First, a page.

“(The amendments are intended to) only regulate where necessary and to devolve programs or services that would be appropriately provided by the private sector…”
– Jim Smolik, Cgc Commissioner
Call it “Plan B.” With the Conservative government’s Bill C-13 proposing to reduce the role of the Canadian Grain Commission (CGC), the Canadian Wheat Board (CWB) is setting up a laboratory to do some of its own testing to ensure grain quality control continues for its 70 or so customers around the globe.
“We want to be able to manage the best we can in a system where the government (through the CGC) may be pulling back from their obligations and responsibilities,” Earl Geddes, the CWB’s vice-president of farmer service, said in an interview March 5.
The CGC, created in 1912, is Canada’s grain industry watchdog, ensuring farmers are treated fairly by grain companies and protecting the quality of Canadian grain.
The federal government says proposed changes to the Canada Grain Act will modernize the CGC and help it serve farmers and industry better. Critics say the bill will weaken the CGC’s role, increase farmers’ risk and undermine grain quality.
CGC commissioner Jim Smolik told farm leaders during a telephone briefing Dec. 14, 2007 the amendments are intended to “reduce costs,” improve grain industry efficiency and competitiveness and to “only regulate where necessary and to devolve programs or services that would be appropriately provided by the private sector…”
Geddes said he doesn’t want the CGC’s role diminished.
“We run a system… that generates the best wheat in the world and the grain commission is part of that system,” he said. “As we start dropping these pieces out (like kernel visual distinguishability) our customers are saying ‘What in the hell are you doing? We buy your wheat, we pay you more for your wheat because we know we’re going to get guaranteed quality. And your system (as a whole) delivers that, not any one part of it.’ You start to erode the pieces and your ability to supply the best wheat in the world is at risk.”
Geddes said the lab will save farmers money and that’s why the CWB’s board of directors approved it last year. Not only will the lab assist the CWB if CGC service is cut, but it will help the CWB do a better job managing grain movement as grain, collected at country elevators, is tested before it arrives at port.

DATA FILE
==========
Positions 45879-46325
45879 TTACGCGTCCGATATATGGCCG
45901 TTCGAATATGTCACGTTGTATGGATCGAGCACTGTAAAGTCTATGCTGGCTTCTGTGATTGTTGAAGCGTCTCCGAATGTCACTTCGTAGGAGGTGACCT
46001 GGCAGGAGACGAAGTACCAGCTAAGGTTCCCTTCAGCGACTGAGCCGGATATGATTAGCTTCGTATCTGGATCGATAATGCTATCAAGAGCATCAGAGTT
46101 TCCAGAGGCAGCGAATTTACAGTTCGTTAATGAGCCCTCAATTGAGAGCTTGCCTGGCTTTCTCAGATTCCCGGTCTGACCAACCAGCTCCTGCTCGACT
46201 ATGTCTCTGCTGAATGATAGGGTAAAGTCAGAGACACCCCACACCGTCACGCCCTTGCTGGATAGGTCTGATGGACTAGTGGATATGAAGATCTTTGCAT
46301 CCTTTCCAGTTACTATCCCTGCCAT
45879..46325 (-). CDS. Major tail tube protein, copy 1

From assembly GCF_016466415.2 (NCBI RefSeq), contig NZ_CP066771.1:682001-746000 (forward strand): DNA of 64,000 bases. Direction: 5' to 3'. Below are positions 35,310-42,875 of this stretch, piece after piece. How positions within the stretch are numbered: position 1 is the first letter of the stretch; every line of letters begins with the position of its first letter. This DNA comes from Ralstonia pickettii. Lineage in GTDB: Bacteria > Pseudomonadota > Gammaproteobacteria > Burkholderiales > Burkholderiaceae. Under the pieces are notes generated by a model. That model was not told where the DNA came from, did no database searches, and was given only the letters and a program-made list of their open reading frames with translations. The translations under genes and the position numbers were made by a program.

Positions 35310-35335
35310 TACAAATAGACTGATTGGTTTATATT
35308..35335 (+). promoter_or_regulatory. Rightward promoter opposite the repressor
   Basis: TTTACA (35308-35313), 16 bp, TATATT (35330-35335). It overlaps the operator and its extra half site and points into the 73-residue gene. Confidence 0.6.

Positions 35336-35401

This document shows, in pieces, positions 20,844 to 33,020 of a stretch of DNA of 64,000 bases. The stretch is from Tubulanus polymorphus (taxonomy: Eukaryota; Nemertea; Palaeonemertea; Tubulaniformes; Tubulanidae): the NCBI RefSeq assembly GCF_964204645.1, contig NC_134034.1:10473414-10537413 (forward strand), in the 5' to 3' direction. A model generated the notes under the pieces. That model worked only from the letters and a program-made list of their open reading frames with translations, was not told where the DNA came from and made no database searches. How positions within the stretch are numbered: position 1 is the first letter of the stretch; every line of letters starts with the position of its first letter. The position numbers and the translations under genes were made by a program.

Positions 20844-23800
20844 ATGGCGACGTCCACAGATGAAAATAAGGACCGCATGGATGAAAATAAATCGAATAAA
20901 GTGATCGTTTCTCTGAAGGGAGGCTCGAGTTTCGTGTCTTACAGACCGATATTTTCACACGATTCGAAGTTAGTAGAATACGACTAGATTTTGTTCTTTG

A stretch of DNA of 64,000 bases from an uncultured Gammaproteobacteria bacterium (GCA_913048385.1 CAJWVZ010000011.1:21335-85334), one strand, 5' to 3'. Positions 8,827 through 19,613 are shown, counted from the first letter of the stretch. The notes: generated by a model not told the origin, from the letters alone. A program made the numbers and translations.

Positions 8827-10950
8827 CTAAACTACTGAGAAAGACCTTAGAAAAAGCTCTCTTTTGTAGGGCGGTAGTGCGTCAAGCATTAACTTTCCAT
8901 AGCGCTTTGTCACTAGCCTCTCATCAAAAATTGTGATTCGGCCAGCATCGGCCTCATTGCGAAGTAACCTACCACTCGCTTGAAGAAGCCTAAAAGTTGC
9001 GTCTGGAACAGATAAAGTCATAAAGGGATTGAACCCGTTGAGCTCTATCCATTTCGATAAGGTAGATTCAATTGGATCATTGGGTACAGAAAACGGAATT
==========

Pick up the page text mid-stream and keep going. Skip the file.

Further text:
“This laboratory should drive a fair chunk of cost out of our system and give us an ability to prioritize when samples get tested,” Geddes said. “There are some really positive pieces to it.”
The CWB lab will test, among other things falling number (a measure of breadmaking quality), and DON (deoxynivalenol), the toxin caused by fusarium head blight.
Geddes said the CWB lab is not duplicating what the CGC already does, but replacing some of services the CWB hires others to do.
“We’ve been making these investments on farmers’ behalf and setting up these plans so strategically they are well positioned if these changes (to the CGC) actually come into the marketplace,” he said.
If C-13 becomes law the CGC will cease inward inspection of grain delivered to terminal elevators, although upon request private inspection companies could do inspections. The CGC would arbitrate any disputes arising from those inspection.
The CGC’s mandate would change. The current legislation states the CGC “shall, in the interests of the grain producers, establish and maintain standards of quality for Canadian grain and regulate grain handling in Canada…”
The proposed new mandate has two parts:
establish and maintain standards of quality for Canadian grain and regulate grain handling in Canada to ensure a dependable commodity for domestic and export markets; and
protect the interests of grain producers with respect to deliveries to elevators and grain dealers, the allocation of producer railway cars and the binding determination of grade and dockage of grain by the commission.
One of the most controversial changes is to drop the requirement that licensed grain buyers post security to cover what they owe farmers for the grain they deliver. It would be up to farmers to develop an alternative. [email protected]